Dog Sled Races
From the “Toughest Race in the Northwest” to the “Last Great Race on Earth” dog sled racing requires great endurance, survival skills and harmony between mushers and dog teams to complete these lauded races.
The Great RacesProbably the most famous dogsled race and perhaps truly the Last Great Race on Earth, the Iditarod commemorates the 1100 mile (1,600 km) long National Historic Iditarod Trail that mailmen, priests, ministers, judges and supplies traveled during the turn of the twentieth century gold rush. Driving teams of twelve to sixteen dogs cross mountains and rivers with only a few hours of day light. They pass through dense forest and over desolate tundra in temperatures often below zero. Over ten to twelve days, teams compete to prove their strength and finish in the top thirty, for a portion of the £400,000 purse. Moreover, everyone wins; aside from the thrill of accomplishment, the Red Lantern award goes to the last finisher and those who come in after the top thirty walk away with an equal part of £25,000.
The Yukon Quest calls itself the Toughest Sled Dog Race in the World. Following the completion of the Iditarod, the race runs more than 1,000 miles from Fairbanks, Alaska to Whitehorse, Yukon. A celebration dedicated to the traders, trappers and gold seekers that explored and settled the unwelcoming lands at the top of North America, top finishers gain a sense connection to their history and part of the £50,000 prize.
For the Fun of ItBefore the big races take place, mushers practice at smaller training and fun races. The season kicks off in Alaska with the Sheep Mountain 150 and a new race: The Women’s GinGin 120. The Eagle Cap Sled Dog Race nicknamed Oregon’s Iditarod includes both 100 mile (8 dogs) and 200 mile (12 dogs) races to qualify racers for the real Iditarod and the Yukon Quest. Shorter races cover loop trials from 30-mile sprints to 300-mile mid-distance races, like the Can-Am 300 Crown International in Fort Kent, Maine. The Knik 200-Joe Redington Sr. Memorial Sled Dog Race also leads to the Iditarod, preparing teams in this limited race the first week of January.
Though the Iditarod may be the holy grail of dog sled races, some mushers prefer the history, camaraderie and destinations afforded to competitors of less known races. In 1925, a diphtheria epidemic threatened the gold mining town of Nome, Alaska. Twenty dogsled teams from Nenana saved the now established “city” by relaying serum 674 miles in 27.5 hours. Today’s Serum Run participants drive dogsleds and snow-machines through all the towns between Nenana and Nome, spreading the message about inoculations and visiting isolated Alaskan villages. Other races like the Junior & Senior Cheechako races (meaning “tenderfoot” or “newcomer”) held by Chugiak Dog Mushers association in the Anchorage bowl aim to share the joy of dog sledding with curious novices.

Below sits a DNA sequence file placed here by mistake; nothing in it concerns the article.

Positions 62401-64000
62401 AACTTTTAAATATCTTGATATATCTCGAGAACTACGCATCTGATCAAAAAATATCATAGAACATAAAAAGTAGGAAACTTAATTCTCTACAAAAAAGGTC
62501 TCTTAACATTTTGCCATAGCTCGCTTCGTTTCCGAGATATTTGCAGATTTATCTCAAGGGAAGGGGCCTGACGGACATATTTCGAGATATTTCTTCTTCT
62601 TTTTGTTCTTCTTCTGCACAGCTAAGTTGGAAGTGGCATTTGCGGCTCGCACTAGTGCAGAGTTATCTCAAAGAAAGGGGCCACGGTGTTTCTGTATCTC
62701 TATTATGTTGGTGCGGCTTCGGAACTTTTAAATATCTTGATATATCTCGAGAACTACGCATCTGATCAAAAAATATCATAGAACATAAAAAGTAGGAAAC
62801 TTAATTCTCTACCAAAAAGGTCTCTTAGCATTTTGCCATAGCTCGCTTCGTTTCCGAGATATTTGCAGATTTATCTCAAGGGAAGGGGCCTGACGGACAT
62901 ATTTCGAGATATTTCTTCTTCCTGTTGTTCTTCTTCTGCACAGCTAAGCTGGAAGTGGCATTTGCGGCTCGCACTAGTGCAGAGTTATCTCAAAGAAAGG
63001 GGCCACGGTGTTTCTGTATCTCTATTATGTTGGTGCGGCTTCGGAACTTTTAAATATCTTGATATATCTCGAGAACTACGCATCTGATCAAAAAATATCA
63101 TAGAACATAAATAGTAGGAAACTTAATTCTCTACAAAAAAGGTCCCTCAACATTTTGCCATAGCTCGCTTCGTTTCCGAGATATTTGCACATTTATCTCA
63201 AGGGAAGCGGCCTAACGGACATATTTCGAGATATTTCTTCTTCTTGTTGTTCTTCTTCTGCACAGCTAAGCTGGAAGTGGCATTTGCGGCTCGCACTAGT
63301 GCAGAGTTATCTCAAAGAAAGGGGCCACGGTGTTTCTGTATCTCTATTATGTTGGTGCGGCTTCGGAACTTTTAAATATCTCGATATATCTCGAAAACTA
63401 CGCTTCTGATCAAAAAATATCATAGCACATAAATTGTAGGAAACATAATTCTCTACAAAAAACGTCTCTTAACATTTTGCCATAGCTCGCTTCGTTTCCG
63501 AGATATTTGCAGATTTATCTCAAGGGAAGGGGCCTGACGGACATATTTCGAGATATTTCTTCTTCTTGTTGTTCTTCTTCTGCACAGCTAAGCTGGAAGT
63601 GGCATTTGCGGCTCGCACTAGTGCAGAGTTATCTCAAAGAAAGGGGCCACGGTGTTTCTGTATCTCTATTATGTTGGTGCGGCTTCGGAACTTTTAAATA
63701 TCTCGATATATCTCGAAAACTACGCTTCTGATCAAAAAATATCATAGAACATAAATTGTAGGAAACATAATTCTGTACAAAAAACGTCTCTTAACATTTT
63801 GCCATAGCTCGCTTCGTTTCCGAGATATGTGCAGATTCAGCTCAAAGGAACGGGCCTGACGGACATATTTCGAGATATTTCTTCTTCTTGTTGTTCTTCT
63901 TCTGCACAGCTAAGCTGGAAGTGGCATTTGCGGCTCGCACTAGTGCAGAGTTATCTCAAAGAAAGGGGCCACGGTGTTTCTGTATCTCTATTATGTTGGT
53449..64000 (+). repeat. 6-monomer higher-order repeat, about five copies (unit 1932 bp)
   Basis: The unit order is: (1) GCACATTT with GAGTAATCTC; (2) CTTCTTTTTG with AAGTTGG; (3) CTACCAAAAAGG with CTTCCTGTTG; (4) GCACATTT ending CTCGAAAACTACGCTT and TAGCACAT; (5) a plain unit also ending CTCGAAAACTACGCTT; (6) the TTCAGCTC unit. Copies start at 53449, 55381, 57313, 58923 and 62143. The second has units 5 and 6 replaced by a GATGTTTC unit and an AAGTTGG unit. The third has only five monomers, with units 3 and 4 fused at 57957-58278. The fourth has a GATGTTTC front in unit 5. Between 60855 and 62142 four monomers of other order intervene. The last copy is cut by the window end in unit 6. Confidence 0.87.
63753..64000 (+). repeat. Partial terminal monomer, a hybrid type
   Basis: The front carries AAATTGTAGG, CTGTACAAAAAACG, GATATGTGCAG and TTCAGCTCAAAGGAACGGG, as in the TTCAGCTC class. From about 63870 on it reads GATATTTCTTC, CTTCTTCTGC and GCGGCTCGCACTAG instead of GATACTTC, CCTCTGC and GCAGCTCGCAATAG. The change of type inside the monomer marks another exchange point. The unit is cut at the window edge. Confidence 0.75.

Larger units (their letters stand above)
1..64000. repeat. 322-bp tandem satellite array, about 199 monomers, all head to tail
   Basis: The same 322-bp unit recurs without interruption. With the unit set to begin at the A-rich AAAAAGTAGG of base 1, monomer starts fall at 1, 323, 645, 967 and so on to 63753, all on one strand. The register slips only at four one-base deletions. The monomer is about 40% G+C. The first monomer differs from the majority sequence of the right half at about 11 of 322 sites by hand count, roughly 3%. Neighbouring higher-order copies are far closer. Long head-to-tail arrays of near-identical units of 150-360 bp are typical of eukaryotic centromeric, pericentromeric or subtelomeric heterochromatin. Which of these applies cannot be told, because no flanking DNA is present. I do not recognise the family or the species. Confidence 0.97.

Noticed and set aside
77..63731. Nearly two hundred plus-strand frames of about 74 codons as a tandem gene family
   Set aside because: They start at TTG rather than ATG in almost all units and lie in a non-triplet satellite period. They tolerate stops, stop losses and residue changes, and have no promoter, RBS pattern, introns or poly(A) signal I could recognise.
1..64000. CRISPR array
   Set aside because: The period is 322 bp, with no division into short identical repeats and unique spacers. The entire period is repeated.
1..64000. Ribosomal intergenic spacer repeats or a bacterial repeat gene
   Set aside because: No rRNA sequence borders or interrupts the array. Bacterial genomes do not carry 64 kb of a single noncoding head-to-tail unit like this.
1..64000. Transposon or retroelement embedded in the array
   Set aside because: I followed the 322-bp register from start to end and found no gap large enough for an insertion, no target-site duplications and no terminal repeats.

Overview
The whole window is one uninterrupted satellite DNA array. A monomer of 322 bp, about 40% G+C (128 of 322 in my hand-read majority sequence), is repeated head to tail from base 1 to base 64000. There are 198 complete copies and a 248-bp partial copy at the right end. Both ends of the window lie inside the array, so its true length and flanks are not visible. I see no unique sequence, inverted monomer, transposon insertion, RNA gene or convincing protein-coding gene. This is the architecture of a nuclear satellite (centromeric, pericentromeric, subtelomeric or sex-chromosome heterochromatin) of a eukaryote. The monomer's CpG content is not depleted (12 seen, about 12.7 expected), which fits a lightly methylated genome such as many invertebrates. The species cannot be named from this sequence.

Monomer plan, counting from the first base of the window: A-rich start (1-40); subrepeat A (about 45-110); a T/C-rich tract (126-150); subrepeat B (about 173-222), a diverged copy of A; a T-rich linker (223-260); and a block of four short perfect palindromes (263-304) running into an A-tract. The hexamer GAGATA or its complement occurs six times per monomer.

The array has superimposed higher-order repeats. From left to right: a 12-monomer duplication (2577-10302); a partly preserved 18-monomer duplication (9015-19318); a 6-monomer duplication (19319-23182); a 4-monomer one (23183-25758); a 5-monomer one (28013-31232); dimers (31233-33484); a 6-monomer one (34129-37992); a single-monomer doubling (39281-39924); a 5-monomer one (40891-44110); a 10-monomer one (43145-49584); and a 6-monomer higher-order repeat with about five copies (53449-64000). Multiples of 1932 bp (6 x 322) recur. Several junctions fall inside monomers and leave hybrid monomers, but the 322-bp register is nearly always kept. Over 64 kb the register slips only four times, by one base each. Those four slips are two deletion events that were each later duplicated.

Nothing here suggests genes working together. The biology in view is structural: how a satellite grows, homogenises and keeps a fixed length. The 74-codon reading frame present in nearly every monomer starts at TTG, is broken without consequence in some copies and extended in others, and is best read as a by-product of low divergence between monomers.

Naturally HarmoniousMushers are known for their harmony with Mother Nature, taking great care of their dogs and following a policy of leave no trace. France’s La Grande Odyssée embodies that ideal. The early January 200 mile qualifier of the Yukon Quest promotes environmentally friendly values such as “the only trace left by a sled in the trail is two parallel lines in the snow.” And works with Agence de l'Environnement et de la Maitrise de l'energie (ADEME) and Eco Emballages for sustainable development in environmental protection and energy economy as well as recycling policy. They even forbid whips, requiring drivers to use only their voice.
National organisations like the Norwegian Sled Dog Racing Association (NHF) and the International Sled Dog Racing Association regulate dog health ensuring traveling dogs get vaccines. However, every musher knows a trusting relationship with healthy happy dogs directly affect race performance. So drivers meticulously plan and care for their team’s kennel management, canine behavior, nutrition, veterinary care, psychology, physical conditioning, housing and transportation, while also adoring and playing with them. Often the bond between sled dogs and mushers goes beyond athlete and coach to the love of a family member.
Love for the EnvironmentSuch good care is rewarded with more than fast times. At the Gin Gin the musher that demonstrates outstanding care of her teams while remaining competitive receives the Veterinary Care Award. The official Gin Gin 120 Woman is recognised for her outstanding athletic achievement and is an ambassador for the sport of mushing. Sportsmanship awards go to mushers chosen by their peers for kindness and helpfulness on the trail. And many races also celebrate the Red lantern finisher.
Throughout the snowbound world, races test musher’s dog training and outdoor survival skills. While dog sledding has a tradition of enduring unbearable weather, their love for the environment and their animals also endures through fast paced title races like the Iditarod and fun races like the Serum Run.